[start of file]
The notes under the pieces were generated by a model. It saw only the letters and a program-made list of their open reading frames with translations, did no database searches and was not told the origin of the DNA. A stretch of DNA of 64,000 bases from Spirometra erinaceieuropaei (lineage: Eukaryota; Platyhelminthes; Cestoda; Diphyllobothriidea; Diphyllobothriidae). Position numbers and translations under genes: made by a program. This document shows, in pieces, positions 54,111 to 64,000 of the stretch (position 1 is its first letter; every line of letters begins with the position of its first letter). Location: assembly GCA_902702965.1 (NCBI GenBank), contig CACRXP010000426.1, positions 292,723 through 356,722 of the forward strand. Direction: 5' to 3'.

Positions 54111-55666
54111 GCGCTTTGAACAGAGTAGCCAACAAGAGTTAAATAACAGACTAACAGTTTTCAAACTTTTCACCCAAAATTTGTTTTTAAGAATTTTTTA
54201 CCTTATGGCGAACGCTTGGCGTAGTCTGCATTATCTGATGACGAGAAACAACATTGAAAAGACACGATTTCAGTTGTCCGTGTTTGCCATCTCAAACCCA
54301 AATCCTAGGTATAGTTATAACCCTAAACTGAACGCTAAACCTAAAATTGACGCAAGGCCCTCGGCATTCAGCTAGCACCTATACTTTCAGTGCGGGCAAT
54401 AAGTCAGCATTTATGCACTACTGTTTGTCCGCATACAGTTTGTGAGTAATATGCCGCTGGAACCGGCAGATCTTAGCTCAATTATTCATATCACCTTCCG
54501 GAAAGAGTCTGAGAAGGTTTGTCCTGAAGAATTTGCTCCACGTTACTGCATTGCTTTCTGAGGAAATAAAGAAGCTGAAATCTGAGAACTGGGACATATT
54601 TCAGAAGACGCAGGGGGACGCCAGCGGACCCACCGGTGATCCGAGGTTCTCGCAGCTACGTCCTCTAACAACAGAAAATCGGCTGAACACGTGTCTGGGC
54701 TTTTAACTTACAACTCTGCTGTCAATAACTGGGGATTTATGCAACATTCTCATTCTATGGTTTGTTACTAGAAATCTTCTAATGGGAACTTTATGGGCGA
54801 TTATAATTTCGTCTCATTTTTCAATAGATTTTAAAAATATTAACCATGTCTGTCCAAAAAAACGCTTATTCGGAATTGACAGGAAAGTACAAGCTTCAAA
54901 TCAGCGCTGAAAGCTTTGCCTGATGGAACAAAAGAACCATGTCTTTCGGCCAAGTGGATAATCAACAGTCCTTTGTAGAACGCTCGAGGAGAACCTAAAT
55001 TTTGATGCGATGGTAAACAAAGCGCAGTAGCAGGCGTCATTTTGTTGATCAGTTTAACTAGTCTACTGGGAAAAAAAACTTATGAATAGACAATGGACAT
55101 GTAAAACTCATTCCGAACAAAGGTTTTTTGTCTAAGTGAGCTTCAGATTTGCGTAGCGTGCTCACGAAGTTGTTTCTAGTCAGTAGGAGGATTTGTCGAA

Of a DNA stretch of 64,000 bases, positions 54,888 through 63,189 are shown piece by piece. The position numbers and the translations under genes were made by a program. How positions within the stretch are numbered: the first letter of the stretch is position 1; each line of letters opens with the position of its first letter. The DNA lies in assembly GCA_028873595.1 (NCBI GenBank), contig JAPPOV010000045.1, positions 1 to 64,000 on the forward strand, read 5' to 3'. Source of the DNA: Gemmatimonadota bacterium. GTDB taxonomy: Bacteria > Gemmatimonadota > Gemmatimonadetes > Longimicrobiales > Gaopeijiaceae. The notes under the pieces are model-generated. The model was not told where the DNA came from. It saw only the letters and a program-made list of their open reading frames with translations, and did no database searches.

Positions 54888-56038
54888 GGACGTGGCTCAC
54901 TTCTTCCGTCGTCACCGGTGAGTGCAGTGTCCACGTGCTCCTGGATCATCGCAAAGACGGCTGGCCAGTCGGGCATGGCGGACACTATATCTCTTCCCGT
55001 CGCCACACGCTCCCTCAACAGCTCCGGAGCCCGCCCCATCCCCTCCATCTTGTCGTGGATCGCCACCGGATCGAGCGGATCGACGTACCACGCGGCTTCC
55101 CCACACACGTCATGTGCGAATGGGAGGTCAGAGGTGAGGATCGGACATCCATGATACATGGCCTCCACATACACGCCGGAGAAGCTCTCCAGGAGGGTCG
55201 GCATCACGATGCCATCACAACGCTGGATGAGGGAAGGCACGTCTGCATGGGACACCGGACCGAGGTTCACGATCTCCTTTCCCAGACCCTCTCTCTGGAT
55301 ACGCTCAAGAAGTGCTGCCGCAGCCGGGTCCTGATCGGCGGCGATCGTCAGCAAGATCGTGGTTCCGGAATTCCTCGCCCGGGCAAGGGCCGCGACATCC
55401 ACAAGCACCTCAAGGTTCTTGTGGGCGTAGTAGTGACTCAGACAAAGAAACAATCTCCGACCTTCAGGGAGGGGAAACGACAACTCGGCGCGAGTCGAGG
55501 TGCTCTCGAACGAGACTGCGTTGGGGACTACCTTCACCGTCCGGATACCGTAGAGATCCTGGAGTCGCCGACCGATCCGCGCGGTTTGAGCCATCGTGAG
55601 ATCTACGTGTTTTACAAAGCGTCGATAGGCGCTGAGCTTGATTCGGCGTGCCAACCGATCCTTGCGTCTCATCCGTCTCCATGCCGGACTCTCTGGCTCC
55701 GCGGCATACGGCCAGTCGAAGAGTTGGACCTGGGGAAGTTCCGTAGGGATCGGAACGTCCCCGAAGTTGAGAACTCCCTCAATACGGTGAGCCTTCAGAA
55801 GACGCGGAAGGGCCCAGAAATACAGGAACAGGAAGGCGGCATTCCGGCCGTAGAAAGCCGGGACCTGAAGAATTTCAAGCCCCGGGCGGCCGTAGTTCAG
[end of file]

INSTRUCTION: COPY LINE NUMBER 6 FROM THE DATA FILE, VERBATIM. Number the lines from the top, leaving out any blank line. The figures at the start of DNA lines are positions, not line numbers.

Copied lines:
54401 AAGTCAGCATTTATGCACTACTGTTTGTCCGCATACAGTTTGTGAGTAATATGCCGCTGGAACCGGCAGATCTTAGCTCAATTATTCATATCACCTTCCG